Do Nothing: How to Break Away from Overworking, Overdoing, and Underliving

Do Nothing: How to Break Away from Overworking, Overdoing, and Underliving

We work feverishly to make ourselves happy. So why are we so miserable? This manifesto helps us break free of our unhealthy devotion to efficiency and shows us how to reclaim our time and humanity with a little more leisure.

Despite our constant search for new ways to "hack" our bodies and minds for peak performance, human beings are working more instead of less, living harder not smarter, and becoming more lonely and anxious. We strive for the absolute best in every aspect of our lives, ignoring what we do well naturally and reaching for a bar that keeps rising higher and higher. Why do we measure our time in terms of efficiency instead of meaning? Why can't we just take a break?

In Do Nothing, award-winning journalist Celeste Headlee illuminates a new path ahead, seeking to institute a global shift in our thinking so we can stop sabotaging our well-being, put work aside, and start living instead of doing. As it turns out, we're searching for external solutions to an internal problem. We won't find what we're searching for in punishing diets or productivity apps. Celeste's strategies will allow you to regain control over your life and break your addiction to false efficiency. You'll learn how to increase your time perception to determine how your hours are being spent, invest in quality idle time, and focus on end goals instead of mean goals. It's time to reverse the trend that's making us all sadder, sicker, and less productive, and return to a way of life that allows us to thrive.

Title:Do Nothing: How to Break Away from Overworking, Overdoing, and Underliving
Edition Language:English
ISBN:9781984824738
Format Type:

    Do Nothing: How to Break Away from Overworking, Overdoing, and Underliving Reviews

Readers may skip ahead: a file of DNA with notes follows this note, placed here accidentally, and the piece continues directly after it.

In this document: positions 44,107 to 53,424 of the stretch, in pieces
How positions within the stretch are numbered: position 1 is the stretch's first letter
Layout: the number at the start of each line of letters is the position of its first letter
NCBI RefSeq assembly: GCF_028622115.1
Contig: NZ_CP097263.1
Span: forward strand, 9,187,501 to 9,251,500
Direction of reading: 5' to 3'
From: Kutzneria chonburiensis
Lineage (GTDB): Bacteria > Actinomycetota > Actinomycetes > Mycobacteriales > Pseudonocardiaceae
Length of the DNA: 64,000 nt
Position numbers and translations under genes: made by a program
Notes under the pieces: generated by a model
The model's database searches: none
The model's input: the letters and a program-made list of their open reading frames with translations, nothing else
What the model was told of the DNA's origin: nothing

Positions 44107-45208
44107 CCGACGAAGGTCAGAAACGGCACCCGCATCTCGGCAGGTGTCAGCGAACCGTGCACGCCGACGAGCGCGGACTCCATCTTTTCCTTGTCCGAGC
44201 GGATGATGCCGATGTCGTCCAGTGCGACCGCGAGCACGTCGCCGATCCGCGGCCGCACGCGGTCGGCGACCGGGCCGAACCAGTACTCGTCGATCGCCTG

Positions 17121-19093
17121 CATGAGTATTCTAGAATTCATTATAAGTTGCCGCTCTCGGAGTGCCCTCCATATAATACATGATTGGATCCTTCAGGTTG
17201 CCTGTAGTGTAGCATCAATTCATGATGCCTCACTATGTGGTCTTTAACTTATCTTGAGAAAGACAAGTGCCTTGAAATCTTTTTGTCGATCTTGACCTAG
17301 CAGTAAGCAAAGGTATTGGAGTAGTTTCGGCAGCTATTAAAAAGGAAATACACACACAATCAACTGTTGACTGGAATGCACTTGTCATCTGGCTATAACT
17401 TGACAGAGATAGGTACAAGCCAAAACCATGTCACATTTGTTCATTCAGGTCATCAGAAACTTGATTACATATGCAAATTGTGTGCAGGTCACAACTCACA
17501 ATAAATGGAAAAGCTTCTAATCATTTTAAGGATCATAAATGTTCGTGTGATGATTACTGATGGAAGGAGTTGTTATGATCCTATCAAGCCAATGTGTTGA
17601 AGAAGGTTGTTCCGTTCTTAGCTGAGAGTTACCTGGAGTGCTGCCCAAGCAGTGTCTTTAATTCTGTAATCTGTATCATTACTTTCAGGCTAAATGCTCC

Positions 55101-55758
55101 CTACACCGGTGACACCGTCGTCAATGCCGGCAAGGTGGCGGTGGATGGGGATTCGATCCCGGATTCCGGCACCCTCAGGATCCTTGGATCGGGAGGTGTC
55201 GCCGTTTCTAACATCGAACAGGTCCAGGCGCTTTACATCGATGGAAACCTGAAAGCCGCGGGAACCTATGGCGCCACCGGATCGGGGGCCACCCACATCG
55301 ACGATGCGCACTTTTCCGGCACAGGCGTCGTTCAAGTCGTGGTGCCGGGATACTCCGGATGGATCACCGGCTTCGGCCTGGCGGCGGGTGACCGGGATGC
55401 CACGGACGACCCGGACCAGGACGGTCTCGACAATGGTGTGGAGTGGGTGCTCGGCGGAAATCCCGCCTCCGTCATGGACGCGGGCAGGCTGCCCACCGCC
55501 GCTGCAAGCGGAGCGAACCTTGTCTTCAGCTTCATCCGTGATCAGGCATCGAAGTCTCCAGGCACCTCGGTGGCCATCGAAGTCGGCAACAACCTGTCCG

• Milan

    Do Nothing by Celeste Headlee is surprisingly good. It is a well-researched investigation on our obsession with work and efficiency. She provided the historical context on how work evolved to what it ...

  • Yesenia Juarez

    Quite interesting, I wish I only worked 40 hours a week and I don’t even have children. Everyone should listen to this it makes your brains wheels turn. ...

  • Truce

    Do Nothing is an excellent, well-researched interrogation on our culture’s obsession with overwork and efficiency, and the ways it stifles creativity and actual productivity and leads to a lower qua...

  • Claudia Greening

    “I always take notes in longhand now, but since I love trees, I don’t use paper.” (pg. 84) This quote sums up the book for me. It felt so deeply out of touch with the lives of working class peop...

  • Mehrsa

    I had mixed feelings about this book. I agree with the message that we are overworked and that our culture is obsessed with the idea that our work is our worth (due to both puritanism and Capitalism),...

  • Janet

    This is the most perfect thing to have read during the Covid-19 pandemic. I cannot recommend it highly enough. Its simple title belies the rich, extensive research Headlee conducted as well as the sta...

  • Susie Stangland

    This was a title that grabbed my attention as I’m someone who has to always be doing something, even in my leisure time whether it’s hiking, reading, cooking or even a puzzle. So I wanted to learn...

  • Afton Mortensen

    I read this immediately following Lost Connections by Johann Hari, and it was a perfect complement. This book focuses more on work-life balance but ultimately had the same message: we become void of h...

  • Melissa

    This was a difficult read for me. I'm used to read fiction, and there is a lot of facts to assimilate in this book. It's not a bad read. It's incredibly well-researched (in neuroscience, evolutionary ...

  • Kayla Mckinney

    It isn't often you find a truly likable narrator in nonfiction - so likable that they can challenge truths you've held and still maintain your respect. Celeste Headlee is just such a narrator. In "Do ...